The college is also building a $15.5 million, 60-bed dormitory that will be used as swing space when renovations are needed on older dorms, and undertaking a $12.5 million renovation of an old fraternity house on Route 2.
“It’s a restoration of a fabulous building that will be used to house our admissions and financial-aid offices,” Puddester continued. “We’re also renovating the performance space in Chapin Hall, a $5.5 million project.”
In addition, an architect has been hired to design a new, two-story building downtown on Spring Street. The first floor will become a college bookstore with a children’s section, coffee bar, and space for poetry readings, book signings, and other events, while the second floor will contain office space.
The Log, located across the street, is also being restored with $4.5 million from alumni who cherish memories of the place that constituted a primary meeting ground for them before the new Student Center was built.
“It will become a fabulous gathering space for people in the community and will contain a restaurant and area for students to practice poetry readings or standup comedy,” Puddester said.
He added that the college has a terrific working relationship with the town and is doing all it can to help the EDC. The college supported the best-practices subcommittee by supplying it with two interns to collect and analyze data from 12 communities in New England, New York, and Ohio that were chosen for comparison and inspiration.
Economics Professor Stephen Sheppard, also a member of the EDC, is supervising the interns, and Daley said the data they collect will allow the committee to identify key characteristics of successful towns.
“We can bounce it against ideas we have generated and learn what works, then use those programs,” he noted. “We don’t have to reinvent the wheel.”
The town is already on the path to enhanced vitality, however, and construction is taking place in a number of arenas, including the Cable Mills buildings downtown, where Phase I of converting them into apartments is well underway.
A total of 61 units will be constructed during the first phase, and 13 will be dedicated to affordable housing, Hogeland said, adding that the $26 million project is a good example of how the town works with developers via public/private partnerships.
Daley concurred. “We used $1.525 million of Community Preservation Act funds for this because it supports affordable housing, historic preservation, and open space.
“The buildings were empty for over a decade and had started to deteriorate, but the new units will be extremely nice,” he continued. “They will have one to three bedrooms, and the adaptive reuse of the existing infrastructure will increase the economic vitality of Williamstown. When the buildings are filled with people again, it will change the surrounding area.”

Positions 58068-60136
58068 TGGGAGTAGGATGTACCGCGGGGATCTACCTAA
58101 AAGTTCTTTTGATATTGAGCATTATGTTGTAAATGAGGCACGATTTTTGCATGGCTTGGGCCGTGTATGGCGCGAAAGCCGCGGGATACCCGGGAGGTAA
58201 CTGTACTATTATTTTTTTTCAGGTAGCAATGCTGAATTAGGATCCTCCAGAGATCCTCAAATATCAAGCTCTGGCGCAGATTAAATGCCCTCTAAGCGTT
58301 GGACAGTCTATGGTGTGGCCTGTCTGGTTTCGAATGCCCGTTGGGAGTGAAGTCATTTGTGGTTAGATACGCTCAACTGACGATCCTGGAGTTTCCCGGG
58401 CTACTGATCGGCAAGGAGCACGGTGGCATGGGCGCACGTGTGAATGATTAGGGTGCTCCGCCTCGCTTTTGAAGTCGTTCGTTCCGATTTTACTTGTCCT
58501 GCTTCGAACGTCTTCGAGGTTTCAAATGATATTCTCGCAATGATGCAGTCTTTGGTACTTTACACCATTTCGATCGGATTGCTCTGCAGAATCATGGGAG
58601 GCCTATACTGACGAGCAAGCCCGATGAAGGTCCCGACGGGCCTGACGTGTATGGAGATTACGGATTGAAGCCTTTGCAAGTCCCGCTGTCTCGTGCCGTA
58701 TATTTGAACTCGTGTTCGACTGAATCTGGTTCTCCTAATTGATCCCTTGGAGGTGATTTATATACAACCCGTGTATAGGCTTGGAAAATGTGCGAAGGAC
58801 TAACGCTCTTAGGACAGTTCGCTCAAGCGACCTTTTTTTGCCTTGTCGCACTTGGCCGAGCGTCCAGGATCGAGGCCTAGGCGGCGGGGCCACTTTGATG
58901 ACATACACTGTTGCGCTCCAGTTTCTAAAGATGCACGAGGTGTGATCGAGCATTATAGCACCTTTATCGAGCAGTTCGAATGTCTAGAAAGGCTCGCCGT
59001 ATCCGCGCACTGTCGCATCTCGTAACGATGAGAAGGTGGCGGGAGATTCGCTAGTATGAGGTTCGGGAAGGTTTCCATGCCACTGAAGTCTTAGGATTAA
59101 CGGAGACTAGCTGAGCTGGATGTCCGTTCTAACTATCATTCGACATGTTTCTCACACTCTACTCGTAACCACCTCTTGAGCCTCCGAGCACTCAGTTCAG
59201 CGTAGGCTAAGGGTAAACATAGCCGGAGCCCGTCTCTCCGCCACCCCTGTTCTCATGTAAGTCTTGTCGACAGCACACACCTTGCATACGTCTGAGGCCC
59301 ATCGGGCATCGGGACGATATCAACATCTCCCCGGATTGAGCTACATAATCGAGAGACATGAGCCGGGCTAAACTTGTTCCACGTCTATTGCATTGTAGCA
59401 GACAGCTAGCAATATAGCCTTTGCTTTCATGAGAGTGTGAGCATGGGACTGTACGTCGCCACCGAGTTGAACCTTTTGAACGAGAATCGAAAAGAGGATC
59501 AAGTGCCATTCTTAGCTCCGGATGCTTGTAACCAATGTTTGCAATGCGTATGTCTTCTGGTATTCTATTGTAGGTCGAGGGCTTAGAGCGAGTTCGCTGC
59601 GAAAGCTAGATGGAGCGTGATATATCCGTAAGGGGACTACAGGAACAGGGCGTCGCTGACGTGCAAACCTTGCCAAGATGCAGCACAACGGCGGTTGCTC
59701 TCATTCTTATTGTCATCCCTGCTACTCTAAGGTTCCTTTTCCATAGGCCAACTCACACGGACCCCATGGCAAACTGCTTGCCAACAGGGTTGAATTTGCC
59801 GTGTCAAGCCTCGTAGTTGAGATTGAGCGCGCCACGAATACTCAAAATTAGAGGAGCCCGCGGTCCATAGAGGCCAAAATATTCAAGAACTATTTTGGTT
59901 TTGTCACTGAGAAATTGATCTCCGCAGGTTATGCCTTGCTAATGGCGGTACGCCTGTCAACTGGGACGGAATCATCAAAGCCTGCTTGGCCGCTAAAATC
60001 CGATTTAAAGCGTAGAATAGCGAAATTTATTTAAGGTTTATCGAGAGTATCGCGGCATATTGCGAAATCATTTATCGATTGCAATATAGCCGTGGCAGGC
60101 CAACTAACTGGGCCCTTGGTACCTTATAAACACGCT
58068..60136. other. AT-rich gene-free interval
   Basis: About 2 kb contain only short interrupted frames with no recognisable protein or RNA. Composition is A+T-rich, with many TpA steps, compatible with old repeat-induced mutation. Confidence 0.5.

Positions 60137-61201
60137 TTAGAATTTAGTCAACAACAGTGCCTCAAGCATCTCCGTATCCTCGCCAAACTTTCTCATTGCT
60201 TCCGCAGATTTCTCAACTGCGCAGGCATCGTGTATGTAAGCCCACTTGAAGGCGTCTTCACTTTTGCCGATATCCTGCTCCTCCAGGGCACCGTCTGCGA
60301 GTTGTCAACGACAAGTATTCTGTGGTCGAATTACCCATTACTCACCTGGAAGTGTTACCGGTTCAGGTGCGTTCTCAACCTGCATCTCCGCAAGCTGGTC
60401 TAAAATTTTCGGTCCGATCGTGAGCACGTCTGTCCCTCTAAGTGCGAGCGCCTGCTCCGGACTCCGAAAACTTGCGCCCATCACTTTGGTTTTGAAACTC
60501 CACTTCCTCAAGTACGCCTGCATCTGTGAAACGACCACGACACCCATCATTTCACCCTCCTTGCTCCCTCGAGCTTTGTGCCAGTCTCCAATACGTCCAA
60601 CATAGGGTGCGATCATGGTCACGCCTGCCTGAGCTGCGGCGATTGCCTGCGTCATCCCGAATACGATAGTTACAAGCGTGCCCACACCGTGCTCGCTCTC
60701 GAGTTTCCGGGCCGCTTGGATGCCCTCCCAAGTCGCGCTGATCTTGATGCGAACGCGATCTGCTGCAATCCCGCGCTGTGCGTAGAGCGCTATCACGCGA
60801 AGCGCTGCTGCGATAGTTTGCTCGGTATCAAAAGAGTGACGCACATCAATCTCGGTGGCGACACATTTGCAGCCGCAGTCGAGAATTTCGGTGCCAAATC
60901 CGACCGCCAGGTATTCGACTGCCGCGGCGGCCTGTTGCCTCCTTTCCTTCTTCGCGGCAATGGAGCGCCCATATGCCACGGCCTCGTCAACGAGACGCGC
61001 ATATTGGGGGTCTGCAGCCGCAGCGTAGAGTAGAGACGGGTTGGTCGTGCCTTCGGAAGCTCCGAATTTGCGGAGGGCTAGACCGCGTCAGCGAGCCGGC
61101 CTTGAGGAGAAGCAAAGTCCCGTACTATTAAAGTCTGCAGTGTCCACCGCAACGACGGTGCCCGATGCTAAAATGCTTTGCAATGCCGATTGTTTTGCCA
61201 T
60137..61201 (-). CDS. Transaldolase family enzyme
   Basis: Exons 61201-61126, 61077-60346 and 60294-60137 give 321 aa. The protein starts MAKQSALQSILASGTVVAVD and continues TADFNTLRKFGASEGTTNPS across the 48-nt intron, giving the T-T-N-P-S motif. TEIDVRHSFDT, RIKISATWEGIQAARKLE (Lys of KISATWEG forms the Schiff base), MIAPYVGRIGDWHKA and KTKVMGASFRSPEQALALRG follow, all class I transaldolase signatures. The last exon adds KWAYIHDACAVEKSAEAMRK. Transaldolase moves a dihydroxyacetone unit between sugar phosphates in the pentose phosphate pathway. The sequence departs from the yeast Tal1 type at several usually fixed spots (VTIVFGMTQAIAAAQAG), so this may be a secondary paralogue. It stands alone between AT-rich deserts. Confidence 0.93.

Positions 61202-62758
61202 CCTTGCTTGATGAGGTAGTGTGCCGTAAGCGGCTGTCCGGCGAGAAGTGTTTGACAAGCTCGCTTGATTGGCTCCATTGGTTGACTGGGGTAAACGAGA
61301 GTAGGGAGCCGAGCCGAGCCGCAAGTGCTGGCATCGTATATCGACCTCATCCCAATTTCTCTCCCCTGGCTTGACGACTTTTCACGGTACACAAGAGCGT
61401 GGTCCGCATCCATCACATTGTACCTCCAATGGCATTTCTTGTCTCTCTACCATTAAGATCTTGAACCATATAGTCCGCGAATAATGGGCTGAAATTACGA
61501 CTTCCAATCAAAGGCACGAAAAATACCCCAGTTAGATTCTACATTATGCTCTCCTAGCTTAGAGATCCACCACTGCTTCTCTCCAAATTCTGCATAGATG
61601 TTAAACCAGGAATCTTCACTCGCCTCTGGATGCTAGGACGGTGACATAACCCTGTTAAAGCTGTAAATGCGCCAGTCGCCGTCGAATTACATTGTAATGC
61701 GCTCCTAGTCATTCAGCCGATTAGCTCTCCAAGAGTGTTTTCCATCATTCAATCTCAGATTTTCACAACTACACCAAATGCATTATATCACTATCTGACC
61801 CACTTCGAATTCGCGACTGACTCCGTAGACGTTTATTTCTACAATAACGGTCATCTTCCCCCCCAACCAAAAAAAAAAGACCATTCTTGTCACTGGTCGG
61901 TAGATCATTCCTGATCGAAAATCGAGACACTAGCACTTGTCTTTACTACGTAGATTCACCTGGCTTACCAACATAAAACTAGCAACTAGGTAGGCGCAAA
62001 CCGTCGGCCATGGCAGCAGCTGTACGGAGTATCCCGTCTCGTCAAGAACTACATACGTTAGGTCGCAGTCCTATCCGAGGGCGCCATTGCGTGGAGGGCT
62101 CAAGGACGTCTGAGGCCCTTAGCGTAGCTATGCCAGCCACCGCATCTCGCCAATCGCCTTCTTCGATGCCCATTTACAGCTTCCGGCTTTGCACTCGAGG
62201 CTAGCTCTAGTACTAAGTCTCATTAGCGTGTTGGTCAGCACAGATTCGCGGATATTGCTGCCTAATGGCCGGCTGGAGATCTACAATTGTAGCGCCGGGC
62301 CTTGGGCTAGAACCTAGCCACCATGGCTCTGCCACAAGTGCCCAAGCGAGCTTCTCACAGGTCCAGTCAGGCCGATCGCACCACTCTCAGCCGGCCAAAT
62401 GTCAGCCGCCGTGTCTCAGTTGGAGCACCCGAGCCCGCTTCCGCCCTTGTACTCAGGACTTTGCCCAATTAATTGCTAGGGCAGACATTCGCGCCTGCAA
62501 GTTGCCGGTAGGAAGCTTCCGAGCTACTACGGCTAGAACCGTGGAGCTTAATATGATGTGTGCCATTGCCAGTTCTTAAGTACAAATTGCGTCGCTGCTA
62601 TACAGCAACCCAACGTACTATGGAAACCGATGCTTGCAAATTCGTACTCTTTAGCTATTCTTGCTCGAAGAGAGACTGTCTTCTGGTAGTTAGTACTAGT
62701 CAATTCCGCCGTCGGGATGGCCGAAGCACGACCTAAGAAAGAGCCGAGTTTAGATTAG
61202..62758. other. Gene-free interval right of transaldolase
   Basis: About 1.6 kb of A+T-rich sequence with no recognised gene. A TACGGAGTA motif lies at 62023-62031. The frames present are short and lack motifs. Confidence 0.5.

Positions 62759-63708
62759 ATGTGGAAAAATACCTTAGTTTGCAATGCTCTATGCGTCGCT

Units in the new Highland Woods complex for low-income seniors, built on land donated by Williams College, will also be ready for occupancy this winter and will help replace affordable housing lost when Tropical Storm Irene flooded Spruces Mobile Home Park.
“It contained about 300 residents, many of whom were elderly, and we have done everything possible to make sure they have an opportunity to live here,” Daley said, adding that the town contributed $100,000 in Community Preservation Act funds, boosted by $2.6 million from a FEMA grant, to make the project possible.
“It’s an example of how we work to protect our citizens and shows the character of our town, which is one of the things residents want to preserve; everyone knew someone who lived in the Spruces,” he continued, noting that the project came about as a result of a partnership between the town and three nonprofit organizations.
Officials on the EDC committee are dedicated to the project, and a draft of strategic priorities will be finalized in October.
“At that point, it will go out for public comment — there will be a lot of publicity, and we will host meetings so people can give us feedback,” Hogeland said, adding that modifications will be made after input is received.
The selectmen will receive the final document in December, which will include strategized priorities, an assessment of feasibility, and the projected impact of change, as well as recommendations about implementation.
“Williamstown has great things coming over the next few years; Williams College has kicked off a huge $278 million capital building plan, and the town has taken steps to deal with housing affordability for families and seniors,” Daley said. “And with the creation of an economic-development plan that focuses on increasing the vitality of our local economy without sacrificing the character of our town, Williamstown will continue to be a great place to live and invest.”